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3lb mainline and a 2lb, 2.25lb, 2.5lb or 2.75lb hooklength to a size 20, 18 or 16 is what use for all my silvers float fishing. I don’t feel the need to go any heavier to land bonus fish as I can land most on that and aren’t targeting them so doesn’t matter if I lose some. I also don’t feel any need to go any lighter as it catches me plenty of fish and if it’s so hard that I need to go lighter than that I don’t really want to be fishing. Paired with a proper silvers float rod it seems the perfect set up to me.
 

trotter2

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My usual set up is 2.6lb or 2.1 on the reel and hooks are 16,18,20,22, hook length can be anything from 0.12 to 0.06. I can land most fish on the River with 0.12 no problem..
 

Rick123

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I work on the basis that 2lb Maxima is 2lb 12oz, just tested Bayer 1.7lb and it broke - 2 knots but dry - at 1lb 12oz. I don't think Bayer is that reliable any more - back in the mid 70s it was a better line and stronger if anything. My old Daiwa lines are probably the best stick float lines (especially the original 1.5lb black line but the later 2lb line is good, too) I had but I'm going to switch to DH Pro Match 3lb (very similar to my old Daiwa 2.5lb) when the spool of DH Pro Float 3lb runs out and use the Daiwa lines sparingly. Finer lines are better to use for lighter floats such as sticks and light wagglers which is why I use Maxima 1.5lb (probably 2lb actual) for ultra light waggler fishing.

This week I had an 11lb 10oz carp on 2lb Maxima and 0.09 Preston hooklink and a fine wire 20.

I learnt the lesson of small hooks and fine lines over and over again in my match days, from the season circa 1981 when I seemed to change to stronger forged hooks and 1.7lb hooklinks before noting that my catches had fallen off so that I reverted to 1.1 and fine wire hooks to preparation for a Nene National in 1987 when after a week of practice talking to Ken Wade who pointed out that we needed to fish size 22s not 20s in match conditions, the the two winter leagues one season that I won on a very cold clear Stour after switching in both cases to 22s from 20s to catch chub.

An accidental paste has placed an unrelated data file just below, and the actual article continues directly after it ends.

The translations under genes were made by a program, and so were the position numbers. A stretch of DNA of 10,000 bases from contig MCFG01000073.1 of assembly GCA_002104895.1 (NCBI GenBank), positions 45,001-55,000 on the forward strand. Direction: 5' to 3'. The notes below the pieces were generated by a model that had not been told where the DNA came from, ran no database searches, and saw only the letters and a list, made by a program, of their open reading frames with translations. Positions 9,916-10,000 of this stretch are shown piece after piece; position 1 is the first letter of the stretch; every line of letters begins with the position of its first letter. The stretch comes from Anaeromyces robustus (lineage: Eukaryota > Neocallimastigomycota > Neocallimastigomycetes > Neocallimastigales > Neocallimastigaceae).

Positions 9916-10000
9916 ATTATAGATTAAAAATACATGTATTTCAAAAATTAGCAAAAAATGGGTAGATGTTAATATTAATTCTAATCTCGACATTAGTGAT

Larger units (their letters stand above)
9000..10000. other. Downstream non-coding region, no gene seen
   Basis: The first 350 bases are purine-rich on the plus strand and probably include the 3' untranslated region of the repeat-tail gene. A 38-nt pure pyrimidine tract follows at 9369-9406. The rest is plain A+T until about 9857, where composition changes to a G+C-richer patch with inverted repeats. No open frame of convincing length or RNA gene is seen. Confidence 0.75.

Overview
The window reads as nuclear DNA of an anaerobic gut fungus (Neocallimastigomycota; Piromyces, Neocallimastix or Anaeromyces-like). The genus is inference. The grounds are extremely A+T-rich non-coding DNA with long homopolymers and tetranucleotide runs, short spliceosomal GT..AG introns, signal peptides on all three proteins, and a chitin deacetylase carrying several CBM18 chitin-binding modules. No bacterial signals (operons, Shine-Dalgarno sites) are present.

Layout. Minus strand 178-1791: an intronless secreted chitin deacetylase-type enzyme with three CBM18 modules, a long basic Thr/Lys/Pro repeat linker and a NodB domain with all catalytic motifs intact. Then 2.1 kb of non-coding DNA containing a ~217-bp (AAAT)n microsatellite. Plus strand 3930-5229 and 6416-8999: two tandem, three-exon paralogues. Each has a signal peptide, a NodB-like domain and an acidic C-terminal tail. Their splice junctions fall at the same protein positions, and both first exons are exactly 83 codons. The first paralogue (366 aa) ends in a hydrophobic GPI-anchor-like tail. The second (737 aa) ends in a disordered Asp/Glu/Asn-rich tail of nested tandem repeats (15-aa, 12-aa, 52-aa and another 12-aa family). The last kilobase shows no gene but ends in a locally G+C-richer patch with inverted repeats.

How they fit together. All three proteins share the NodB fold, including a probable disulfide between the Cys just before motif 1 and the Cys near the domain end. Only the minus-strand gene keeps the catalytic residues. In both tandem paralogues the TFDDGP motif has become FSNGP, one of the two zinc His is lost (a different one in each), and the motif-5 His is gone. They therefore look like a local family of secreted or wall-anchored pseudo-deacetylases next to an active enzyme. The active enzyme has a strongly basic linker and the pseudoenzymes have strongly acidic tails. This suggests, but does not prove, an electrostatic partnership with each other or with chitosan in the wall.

What I will say is that when I fish I often experiment a lot with different hooks, lines, shotting patterns, floats, and this goes back to when I started to fish with a good mate when I was 14. We soon discovered that despite out lack of experience our willingness to fish much finer than the standard rig of many of the older anglers of a 5BB porcupine quill with double maggots on a 16 or 14 regardless of venue brought us bites and fish that they didn't get. We were pretty popular by the time we were 15/16 as we started winning senior matches by then....

What I was trying to say Mark was this. The rivers were much less clean in those days (suspended sediments) so you would think fine lines, hooks would not matter as much. Conversely, you would do much better now days with such presentations, but do you? I know I catch more on the Trent when fishing dinner, but you still have to land the fish, so its a compromise for me. But in coloured water, I always stepped up to a 3lb bottom. Interesting debate, well worth keeping it for future observations.
 

Rick123

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Interesting Danny seems to use 4.4 flatfish for almost all his river fishing, but with a fine tippet 1.7 Bayer?
 

NoCarpPlease

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Couple of thoughts on this:
1. when we look back 30-40 years ago to the matches on the witham and trent that the likes of John Allerton were winning - a lot of them were in the winter and weights were really not that big - so bites were at a premium.
2. personally - I'm an advocate of the same rod for stick or waggler - I'm more concerned about knowing the capabilities of the rod intimately than any perceived difference in action. I used to use mainly spliced tip rods - nowadays I only have one (venerable conoflex canal blank).
3. The only size 24 i carry these days are B512 for canal and drain fishing on pole or whip. The wire on those is too fine for all my float rods other than the canal one. Next finest is size 22 drennan fine match (old pattern - not the current one) which i've never felt the need to go below on a river.
4. Be careful quoting breaking strains. for example 0.16 diameter is 2.6 in Bayer, 3.2 in Drennan Floatfish and 4 pounds in DH Pro Float. IME those 3 lines behave similarly and are my usual mainline for floatfishing - with hooklengths from 0.07 to 0.15 diameter. Equally - not all hooklength lines are well labelled - so reflo power 0.13 is the equivalent of the brand I use in 0.15.
5. I also carry 0.14 diameter mainline for delicate floatfishing and 0.20 for heavy water/big fish scenarios - but rarely use them. In fact - I've had the 0.20 spooled up for 8 years and used it for the first time two weeks ago!
 

NoCarpPlease

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Interesting Danny seems to use 4.4 flatfish for almost all his river fishing, but with a fine tippet 1.7 Bayer?
4.4 floatfish is 0.18 diameter
1.7 Bayer is 0.12 - so quite heavy really. Good starting point for medium to large chub in snag free water.